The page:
Environmental issues ignored in Madhya Pradesh pollsNovember 25th, 2008 - 4:28 pm ICT by IANS
(Editor’s Note: Environment and climate change are among the most important challenges facing humanity today, but have they become key political issues in India? IANS examines how political parties treat them in the current state assembly elections. These reports were produced as part of the Knight International Journalism Fellowship’s Climate Change and Media Programme.)Bhopal, Nov 25 (IANS) The very name of this state capital has become synonymous with ecological disasters, but the election manifestos of the ruling Bharatiya Janata Party and the opposition Congress Party are silent on environment issues.Almost 24 years after tonnes of lethal gases leaked from a Union Carbide factory killing more than 3,000 people instantly and maiming several thousand, the state is still reeling from its after-effects. But environment hasn’t become an issue in the elections due to to be held Thursday.
Explaining why environment does not figure in its manifesto, the BJP says that its government has already formulated an environmental policy that strives for ecological security and conservation of natural resources.
Without going into the specifics, Jayant Malaiya, the Housing and Environment Minister, said: “The (government’s) policy also advocates the integrated approach for tackling environmental and developmental issues. We are committed to the principles of sustainable development and firmly believe that no development process can ignore the importance of environmental conservation”
The Congress says that it is concerned about environment issues even if they aren’t on its manifesto.
Manak Agarwal, the party’s chief spokesperson, said: “So far as including the issue in our manifesto was concerned, each and everything do not find mention in it but that does not mean we are not concerned over the issues.”
As for the Bhopal gas leak survivors, he said: “We have taken full care of the victims and introduced a number of welfare schemes for them during our tenure.”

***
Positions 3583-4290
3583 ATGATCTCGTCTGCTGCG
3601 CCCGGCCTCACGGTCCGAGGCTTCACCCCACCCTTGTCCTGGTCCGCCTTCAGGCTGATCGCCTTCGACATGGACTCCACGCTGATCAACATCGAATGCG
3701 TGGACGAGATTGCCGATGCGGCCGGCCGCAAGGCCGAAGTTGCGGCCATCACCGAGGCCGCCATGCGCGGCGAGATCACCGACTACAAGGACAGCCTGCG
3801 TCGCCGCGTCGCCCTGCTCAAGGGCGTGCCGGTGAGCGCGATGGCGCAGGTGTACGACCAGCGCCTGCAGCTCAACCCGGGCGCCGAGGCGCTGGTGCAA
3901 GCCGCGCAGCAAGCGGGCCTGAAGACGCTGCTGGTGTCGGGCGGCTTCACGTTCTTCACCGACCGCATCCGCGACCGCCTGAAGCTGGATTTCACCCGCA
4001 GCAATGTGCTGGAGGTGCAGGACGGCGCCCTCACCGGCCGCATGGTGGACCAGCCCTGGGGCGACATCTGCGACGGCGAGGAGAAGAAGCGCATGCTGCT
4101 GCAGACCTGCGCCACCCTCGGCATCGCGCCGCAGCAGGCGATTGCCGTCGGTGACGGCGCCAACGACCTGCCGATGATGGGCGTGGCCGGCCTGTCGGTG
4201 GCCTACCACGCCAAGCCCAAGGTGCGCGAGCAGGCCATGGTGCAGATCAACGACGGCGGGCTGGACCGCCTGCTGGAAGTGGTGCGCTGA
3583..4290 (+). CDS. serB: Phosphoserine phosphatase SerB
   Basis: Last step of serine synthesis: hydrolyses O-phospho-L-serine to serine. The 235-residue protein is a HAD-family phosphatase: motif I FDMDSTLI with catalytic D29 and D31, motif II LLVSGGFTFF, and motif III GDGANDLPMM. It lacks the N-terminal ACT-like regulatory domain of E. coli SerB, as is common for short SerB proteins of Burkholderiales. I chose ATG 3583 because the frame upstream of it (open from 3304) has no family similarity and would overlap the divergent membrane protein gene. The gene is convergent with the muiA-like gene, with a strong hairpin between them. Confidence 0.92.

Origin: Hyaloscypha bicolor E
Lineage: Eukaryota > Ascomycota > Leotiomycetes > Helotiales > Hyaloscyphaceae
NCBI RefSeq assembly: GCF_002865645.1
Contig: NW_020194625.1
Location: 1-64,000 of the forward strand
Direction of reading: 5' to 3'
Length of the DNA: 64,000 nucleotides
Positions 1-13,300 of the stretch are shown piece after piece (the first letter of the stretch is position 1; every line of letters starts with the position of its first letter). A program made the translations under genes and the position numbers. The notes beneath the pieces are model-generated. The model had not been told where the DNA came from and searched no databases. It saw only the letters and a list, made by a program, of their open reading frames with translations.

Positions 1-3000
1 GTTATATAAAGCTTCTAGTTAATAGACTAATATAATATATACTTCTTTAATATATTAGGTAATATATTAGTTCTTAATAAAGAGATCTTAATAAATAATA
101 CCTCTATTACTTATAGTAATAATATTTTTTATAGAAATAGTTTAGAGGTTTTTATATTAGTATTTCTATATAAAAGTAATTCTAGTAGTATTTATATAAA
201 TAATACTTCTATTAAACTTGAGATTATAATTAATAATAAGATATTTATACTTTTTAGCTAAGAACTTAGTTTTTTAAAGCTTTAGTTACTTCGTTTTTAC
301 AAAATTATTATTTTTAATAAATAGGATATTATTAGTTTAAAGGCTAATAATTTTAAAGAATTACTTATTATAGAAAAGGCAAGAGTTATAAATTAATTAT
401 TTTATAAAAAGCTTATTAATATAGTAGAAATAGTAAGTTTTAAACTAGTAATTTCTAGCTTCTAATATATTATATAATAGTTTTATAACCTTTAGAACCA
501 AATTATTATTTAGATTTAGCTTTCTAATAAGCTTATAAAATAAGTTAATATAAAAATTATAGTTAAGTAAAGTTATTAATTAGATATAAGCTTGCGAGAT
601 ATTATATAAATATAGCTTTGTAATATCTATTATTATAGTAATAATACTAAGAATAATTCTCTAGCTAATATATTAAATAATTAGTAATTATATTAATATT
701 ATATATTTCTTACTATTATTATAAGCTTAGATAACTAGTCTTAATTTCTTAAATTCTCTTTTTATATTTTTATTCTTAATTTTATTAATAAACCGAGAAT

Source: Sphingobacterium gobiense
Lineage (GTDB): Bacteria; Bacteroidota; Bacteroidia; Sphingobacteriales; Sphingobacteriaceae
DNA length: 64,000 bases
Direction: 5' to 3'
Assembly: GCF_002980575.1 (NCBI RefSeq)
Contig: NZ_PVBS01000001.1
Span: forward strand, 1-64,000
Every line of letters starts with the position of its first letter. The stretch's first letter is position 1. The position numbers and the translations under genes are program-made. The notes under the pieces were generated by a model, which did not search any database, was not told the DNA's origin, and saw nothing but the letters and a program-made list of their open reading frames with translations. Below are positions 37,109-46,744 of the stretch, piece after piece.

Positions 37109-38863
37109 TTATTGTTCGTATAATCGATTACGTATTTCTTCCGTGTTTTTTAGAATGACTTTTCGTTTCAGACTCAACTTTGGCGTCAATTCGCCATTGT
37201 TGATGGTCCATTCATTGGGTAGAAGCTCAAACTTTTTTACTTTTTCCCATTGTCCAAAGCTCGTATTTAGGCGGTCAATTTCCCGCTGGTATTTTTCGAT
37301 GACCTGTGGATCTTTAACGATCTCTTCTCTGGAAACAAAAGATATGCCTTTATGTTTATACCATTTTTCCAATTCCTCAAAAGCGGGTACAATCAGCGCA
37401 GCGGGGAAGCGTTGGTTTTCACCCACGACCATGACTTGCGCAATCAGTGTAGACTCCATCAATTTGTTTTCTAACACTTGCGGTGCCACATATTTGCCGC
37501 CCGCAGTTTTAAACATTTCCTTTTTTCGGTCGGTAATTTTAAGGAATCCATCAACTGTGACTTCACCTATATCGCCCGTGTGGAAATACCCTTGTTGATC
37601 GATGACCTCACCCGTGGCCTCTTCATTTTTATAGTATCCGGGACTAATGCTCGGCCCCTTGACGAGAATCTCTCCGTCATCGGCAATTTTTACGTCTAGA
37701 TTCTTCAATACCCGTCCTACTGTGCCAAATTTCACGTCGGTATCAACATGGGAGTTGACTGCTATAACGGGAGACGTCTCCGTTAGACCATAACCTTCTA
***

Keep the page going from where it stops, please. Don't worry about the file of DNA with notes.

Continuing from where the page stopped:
But thousands of people living around the now-abandoned Union Carbide factory site continue to suffer from direct exposure to toxic substances stored in the area.
The monsoon has for over two decades washed the chemicals deep into the soil and into the underground aquifers, which feed wells around the plant. More than 40,000 people in the area have no other source of water and this has led to a high incidence of cancers and birth defects among them.
Water is the key issue for the survivors and those living around the Union Carbide site.
Social workers operating among the affected communities report that the people face persistent problems such as aches and pains, abdominal pain, joint pain, fevers, rashes, eruption of boils and other skin complaints besides headaches, nausea, lack of appetite, dizziness, giddiness and constant exhaustion because of the water contamination.
Survivors successfully petitioned the Supreme Court of India for clean water and the court ordered in May 2004 that clean, safe water be piped into the communities.
“But the respective state governments have so far done nothing on this front except giving false assurances,” says Abdul Jabbar, convenor of the Bhopal Gas Peedit Mahila Udhyog Sangathan (BGPMUS), a group working for the gas victims.
“Of course, some water is supplied to the affected localities through tankers but the supplies are sporadic and no agency, state or otherwise, has yet taken sufficient responsibility for ending long-standing and still developing humanitarian crisis.”
Agarwal blamed the ruling party and said, “The SC order came in 2004 when the BJP was in power in the state and it should have abided by the Court directives.”